The “food of the future” may be dead bodies.
A Swedish behavioral scientis, Professor of Marketing, has suggested that it may be necessary to turn to cannibalism and start eating humans in order to save the planet.
Appearing on Swedish television to talk about an event based around the “food of the future,” Magnus Söderlund said he would be holding seminars on the necessity of consuming human flesh in order to stop climate change.
Environmentalists blame the meat and farming industry for a large part of what they claim is the warming of the earth.
According to Söderlund, a potential fix would be the Soylent Green-solution of eating dead bodies instead.
He told the host of the show that one of the biggest obstacles to the proposal would be the taboo nature of corpses and the fact that many would see it as defiling the deceased.
Söderlund also acknowledged that people are “slightly conservative” when it comes to eating things they are not accustomed to, such as cadavers.
The discussion took place accompanied by a graphic of human hands on the end of forks. Lovely.
Another proposal to save the earth which has been promoted by numerous mass media outlets and environmentalists is only somewhat less disgusting – eating bugs.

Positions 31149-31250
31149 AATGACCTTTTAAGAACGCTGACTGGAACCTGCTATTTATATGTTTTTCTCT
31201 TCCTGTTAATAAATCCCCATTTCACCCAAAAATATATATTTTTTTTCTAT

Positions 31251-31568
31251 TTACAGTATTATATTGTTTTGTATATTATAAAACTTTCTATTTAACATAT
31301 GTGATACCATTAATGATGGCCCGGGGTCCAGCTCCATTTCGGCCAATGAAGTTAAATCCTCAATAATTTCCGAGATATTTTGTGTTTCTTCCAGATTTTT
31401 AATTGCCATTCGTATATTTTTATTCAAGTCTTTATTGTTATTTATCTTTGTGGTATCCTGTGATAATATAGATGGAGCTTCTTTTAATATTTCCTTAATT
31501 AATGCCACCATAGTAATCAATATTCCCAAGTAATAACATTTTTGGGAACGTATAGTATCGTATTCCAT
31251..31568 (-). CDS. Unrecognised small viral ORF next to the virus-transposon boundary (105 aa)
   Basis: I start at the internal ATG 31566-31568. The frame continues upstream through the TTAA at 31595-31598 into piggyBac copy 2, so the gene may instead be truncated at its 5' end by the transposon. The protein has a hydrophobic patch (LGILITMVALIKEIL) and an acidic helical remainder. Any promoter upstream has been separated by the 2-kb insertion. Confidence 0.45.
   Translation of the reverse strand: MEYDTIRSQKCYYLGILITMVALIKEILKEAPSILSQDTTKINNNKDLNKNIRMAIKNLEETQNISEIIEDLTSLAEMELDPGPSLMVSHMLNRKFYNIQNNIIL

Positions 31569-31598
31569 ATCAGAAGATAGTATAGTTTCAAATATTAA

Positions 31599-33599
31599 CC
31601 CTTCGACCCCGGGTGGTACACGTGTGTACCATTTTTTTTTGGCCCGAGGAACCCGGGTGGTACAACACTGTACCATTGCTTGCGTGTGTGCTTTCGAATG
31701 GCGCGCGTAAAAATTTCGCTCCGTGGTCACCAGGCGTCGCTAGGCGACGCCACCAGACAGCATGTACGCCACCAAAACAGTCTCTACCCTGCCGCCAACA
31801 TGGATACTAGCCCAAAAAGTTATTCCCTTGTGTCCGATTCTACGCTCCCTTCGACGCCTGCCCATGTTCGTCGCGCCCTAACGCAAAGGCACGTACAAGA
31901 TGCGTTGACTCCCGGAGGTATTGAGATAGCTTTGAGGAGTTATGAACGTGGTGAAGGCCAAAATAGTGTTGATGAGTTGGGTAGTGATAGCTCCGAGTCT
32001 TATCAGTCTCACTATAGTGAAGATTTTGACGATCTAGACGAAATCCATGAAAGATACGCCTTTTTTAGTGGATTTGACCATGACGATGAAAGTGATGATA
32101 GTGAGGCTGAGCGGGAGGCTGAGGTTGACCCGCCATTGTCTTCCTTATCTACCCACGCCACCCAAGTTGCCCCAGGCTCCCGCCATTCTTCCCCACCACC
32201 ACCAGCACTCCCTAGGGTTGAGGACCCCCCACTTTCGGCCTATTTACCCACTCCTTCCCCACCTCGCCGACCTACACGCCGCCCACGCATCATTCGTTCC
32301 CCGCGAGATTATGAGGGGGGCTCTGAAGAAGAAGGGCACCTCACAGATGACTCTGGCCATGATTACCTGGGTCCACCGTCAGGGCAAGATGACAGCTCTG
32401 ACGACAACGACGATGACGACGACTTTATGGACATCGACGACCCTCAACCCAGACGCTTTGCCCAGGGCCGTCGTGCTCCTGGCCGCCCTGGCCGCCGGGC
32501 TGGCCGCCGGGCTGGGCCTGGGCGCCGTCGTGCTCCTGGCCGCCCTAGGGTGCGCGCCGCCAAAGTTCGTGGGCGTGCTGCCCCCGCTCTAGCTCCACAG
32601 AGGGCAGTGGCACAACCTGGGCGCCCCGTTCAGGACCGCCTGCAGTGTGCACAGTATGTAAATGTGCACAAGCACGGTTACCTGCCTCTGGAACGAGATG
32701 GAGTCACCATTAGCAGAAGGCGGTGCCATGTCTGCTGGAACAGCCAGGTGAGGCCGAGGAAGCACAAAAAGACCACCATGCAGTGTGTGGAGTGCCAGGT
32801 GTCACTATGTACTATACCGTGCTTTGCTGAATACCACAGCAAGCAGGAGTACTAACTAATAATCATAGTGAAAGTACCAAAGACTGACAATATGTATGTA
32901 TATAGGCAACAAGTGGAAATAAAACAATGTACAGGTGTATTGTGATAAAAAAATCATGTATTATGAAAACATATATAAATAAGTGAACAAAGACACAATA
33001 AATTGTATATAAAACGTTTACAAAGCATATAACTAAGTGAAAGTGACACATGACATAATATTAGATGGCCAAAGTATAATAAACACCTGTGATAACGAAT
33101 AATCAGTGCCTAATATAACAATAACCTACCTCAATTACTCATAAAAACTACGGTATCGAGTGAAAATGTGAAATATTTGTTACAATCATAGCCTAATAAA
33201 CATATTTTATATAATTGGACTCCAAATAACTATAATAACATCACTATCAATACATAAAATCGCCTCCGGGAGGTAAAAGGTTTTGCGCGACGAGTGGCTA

No doubt Greta Thunberg and Prince Harry will be first in line for when cockroaches and human flesh is being dished out at the next international climate summit.
For those who are willing to give up their dignity and go backwards in the evolution of humanity, remember the catastrophic health consequences of cannibalism:
In Papua New Guinea, the practice of cannibalising deceased relatives is known to be the cause of the kuru epidemic amongst the indigenous Fore people. Kuru disease is a deadly degenerative nervous system disorder, it disappeared almost completely in the 1960s and 70s after the Australian authorities outlawed cannibalism.[I] When Dr. Michael Alpers started studying kuru in 1957, tribe members of victims regularly killed members of other tribes in ‘revenge’ because they suspected the others of having caused cases of kuru using remote ‘sorcery’. These revenge killings were the second most frequent cause of death after kuru. Singular cases of cannibalism are still reported, including related cases of kuru, which can manifest years to decades after the consumption of human flesh.
[i]Mathews, John D, 2008: The changing face of kuru: a personal perspective; Philosophical Transaction Royal Society Publishing; London; 2008 Nov 27; 363 (1510): 3679–3684.